A novel potential signaling target for excitation–contraction cou

A novel potential signaling target for excitation–contraction coupling may be protein kinase C (PKC). PKC was reported to phosphorylate the L-type calcium channel, phospholamban (PLN), and possibly the ryanodine receptor (RyR) as well.37 However, the exact physiological significance of PKC phosphorylation of these calcium-handling regulators remains unknown. In the mouse heart activation of PKCα suppresses sarcoplasmic reticulum calcium cycling by phosphorylating Inhibitors,research,lifescience,medical protein phosphatase inhibitor 1. Hearts of PKCα-deficient mice are hypercontractile, whereas those of transgenic mice overexpressing

PKCα are hypocontractile.38 A study showed that phosphorylated phosphatase inhibitor 1 dissociated from protein phosphatase-1 and -2A and the resulting enhanced protein dephosphorylation activity lowered the phosphorylation level of PLN. Similarly short-term pharmacological inhibition of the conventional PKC isoforms significantly augmented cardiac contractility Inhibitors,research,lifescience,medical in wild-type mice and in different models of heart failure in vivo, but not Inhibitors,research,lifescience,medical in PKCα-deficient mice.39 Thus, PKCα functions as a nodal integrator of cardiac contractility by sensing intracellular calcium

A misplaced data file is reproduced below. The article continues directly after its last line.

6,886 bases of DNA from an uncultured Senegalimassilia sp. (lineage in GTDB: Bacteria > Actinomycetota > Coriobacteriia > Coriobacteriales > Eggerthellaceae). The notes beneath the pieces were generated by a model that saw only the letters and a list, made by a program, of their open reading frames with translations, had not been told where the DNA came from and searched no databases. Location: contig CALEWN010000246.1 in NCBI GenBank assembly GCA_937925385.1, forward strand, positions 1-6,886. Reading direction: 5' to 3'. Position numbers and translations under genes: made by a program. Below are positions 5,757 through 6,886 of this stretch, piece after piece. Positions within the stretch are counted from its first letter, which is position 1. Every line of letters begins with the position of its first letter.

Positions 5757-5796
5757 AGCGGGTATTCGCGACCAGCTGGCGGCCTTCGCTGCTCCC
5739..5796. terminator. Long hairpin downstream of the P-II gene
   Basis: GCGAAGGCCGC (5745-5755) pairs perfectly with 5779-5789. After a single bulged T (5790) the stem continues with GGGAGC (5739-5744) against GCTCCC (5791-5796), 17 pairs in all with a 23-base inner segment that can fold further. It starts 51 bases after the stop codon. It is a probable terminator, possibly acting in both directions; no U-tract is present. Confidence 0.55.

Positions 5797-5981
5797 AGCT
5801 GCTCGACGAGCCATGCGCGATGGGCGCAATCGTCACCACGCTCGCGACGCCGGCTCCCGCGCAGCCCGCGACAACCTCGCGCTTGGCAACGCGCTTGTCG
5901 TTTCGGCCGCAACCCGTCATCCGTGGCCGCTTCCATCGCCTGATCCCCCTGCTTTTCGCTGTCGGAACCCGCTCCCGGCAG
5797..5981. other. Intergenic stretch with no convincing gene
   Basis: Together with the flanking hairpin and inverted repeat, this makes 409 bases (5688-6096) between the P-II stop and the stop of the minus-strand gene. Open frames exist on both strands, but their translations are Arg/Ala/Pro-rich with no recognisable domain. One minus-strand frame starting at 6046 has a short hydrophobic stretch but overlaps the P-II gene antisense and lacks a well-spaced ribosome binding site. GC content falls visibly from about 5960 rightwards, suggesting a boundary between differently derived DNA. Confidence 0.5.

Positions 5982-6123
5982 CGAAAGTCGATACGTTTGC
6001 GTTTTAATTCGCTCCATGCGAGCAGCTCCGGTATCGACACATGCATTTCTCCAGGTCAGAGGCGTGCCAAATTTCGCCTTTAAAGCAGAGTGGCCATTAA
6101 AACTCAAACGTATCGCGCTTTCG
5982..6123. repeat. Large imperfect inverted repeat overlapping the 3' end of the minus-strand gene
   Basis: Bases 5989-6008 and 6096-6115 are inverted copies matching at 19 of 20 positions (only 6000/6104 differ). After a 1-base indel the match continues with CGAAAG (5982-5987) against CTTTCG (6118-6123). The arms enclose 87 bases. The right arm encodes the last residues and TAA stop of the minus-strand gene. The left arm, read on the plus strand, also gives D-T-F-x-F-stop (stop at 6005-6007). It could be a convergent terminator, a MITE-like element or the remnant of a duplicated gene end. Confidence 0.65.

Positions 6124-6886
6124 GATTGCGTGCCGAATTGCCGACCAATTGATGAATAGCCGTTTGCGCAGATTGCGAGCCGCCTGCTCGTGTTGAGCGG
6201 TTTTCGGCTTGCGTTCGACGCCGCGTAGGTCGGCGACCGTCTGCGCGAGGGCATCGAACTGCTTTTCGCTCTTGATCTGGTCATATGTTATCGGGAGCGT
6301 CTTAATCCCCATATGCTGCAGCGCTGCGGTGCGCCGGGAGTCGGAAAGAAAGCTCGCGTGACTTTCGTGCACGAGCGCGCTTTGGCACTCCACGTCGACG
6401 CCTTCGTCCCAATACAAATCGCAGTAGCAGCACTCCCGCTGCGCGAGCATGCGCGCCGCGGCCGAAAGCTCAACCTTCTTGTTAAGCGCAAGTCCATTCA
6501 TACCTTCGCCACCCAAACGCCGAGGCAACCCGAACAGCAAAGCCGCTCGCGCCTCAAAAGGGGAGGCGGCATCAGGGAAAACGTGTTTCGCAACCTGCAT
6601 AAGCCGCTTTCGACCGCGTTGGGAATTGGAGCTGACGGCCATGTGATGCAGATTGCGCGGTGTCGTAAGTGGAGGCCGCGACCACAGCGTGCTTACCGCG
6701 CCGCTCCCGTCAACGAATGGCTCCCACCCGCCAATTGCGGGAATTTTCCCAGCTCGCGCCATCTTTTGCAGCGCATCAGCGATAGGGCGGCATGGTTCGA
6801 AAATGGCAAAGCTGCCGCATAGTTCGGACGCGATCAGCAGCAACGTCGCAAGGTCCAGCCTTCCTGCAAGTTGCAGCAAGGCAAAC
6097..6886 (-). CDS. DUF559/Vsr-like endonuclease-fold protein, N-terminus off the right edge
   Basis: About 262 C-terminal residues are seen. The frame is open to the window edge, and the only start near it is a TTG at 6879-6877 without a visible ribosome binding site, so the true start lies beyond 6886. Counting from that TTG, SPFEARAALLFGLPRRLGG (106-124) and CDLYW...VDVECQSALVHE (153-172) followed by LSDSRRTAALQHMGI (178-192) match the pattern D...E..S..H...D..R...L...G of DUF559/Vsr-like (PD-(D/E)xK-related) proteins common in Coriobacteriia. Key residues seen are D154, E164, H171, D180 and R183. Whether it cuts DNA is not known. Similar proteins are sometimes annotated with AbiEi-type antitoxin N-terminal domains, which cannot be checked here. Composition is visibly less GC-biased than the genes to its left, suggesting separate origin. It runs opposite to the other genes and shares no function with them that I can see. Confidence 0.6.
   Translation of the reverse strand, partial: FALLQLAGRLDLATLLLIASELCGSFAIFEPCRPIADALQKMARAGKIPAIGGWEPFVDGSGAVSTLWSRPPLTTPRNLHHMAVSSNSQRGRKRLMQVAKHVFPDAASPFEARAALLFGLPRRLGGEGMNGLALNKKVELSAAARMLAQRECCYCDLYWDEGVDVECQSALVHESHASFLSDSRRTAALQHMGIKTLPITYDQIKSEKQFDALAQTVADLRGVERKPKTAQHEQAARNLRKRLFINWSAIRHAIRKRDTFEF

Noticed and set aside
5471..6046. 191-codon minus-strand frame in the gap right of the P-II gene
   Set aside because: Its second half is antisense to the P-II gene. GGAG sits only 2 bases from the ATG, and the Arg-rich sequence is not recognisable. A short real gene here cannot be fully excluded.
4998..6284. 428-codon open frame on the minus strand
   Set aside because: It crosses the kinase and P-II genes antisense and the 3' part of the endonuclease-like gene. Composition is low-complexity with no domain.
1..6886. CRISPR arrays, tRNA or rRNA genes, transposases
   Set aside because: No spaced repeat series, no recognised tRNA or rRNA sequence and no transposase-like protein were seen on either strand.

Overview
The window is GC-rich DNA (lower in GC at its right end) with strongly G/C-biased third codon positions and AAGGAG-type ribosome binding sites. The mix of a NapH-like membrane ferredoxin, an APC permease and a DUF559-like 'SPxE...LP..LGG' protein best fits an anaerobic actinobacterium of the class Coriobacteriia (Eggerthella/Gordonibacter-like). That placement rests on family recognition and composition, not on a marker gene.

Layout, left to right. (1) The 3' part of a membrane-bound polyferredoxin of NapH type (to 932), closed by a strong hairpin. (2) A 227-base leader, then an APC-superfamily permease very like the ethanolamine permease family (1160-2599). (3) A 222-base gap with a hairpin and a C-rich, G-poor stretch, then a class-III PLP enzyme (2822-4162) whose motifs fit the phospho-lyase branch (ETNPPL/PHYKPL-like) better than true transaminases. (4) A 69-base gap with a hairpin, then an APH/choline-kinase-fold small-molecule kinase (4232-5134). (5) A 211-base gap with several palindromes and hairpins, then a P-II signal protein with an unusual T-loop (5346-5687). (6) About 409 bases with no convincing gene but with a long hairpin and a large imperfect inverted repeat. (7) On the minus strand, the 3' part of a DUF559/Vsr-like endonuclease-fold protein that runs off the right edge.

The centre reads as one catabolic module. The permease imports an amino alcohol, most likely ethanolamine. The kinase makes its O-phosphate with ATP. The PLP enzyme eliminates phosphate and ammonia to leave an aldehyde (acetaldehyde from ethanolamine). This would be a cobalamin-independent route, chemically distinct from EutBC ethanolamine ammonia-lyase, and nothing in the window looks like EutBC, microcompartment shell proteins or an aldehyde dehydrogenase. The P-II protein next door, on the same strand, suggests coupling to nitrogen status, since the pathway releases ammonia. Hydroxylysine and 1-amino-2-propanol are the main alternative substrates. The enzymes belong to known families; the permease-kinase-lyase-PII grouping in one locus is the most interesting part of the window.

and signal transduction events, which can modify contractility. PKCα inhibitors are available and have shown benefit in animal models. Further studies are needed in order to assess the potential use of a PKC inhibitor in the failing heart. A different approach to improve excitation–contraction coupling would be to improve force generation Ruxolitinib solubility dmso without altering the calcium transient in the myocyte. Stimulation of the myosin ATPase is expected

to accelerate the release Inhibitors,research,lifescience,medical of the weak actin–myosin cross-bridge Inhibitors,research,lifescience,medical and promotes transition to the force-producing state of the cross-bridge.35 As more cross-bridges are activated the contractile force increases. Indeed several such myosin ATPase-stimulatory agents were demonstrated to increase the fractional shortening of myocytes without increasing the intracellular calcium transients. In initial studies in dog models of heart failure, one such molecule, TCL omecamtiv mecarbil, increased stroke volume and cardiac output and decreased LV end-diastolic pressure and heart rate without increasing myocardial oxygen demand.40 Omecamtiv mecarbil binds to the myosin catalytic domain and operates by an allosteric mechanism to increase the transition rate of myosin into the strongly actin-bound force-generating state and accelerates actin-dependent phosphate release, which is the rate-limiting step in the actin–myosin ATPase cycle in cardiomyocytes.41 In small clinical studies omecamtiv mecarbil infusion resulted in dose- and concentration-dependent increases in stroke volume, fractional shortening, and ejection fraction.

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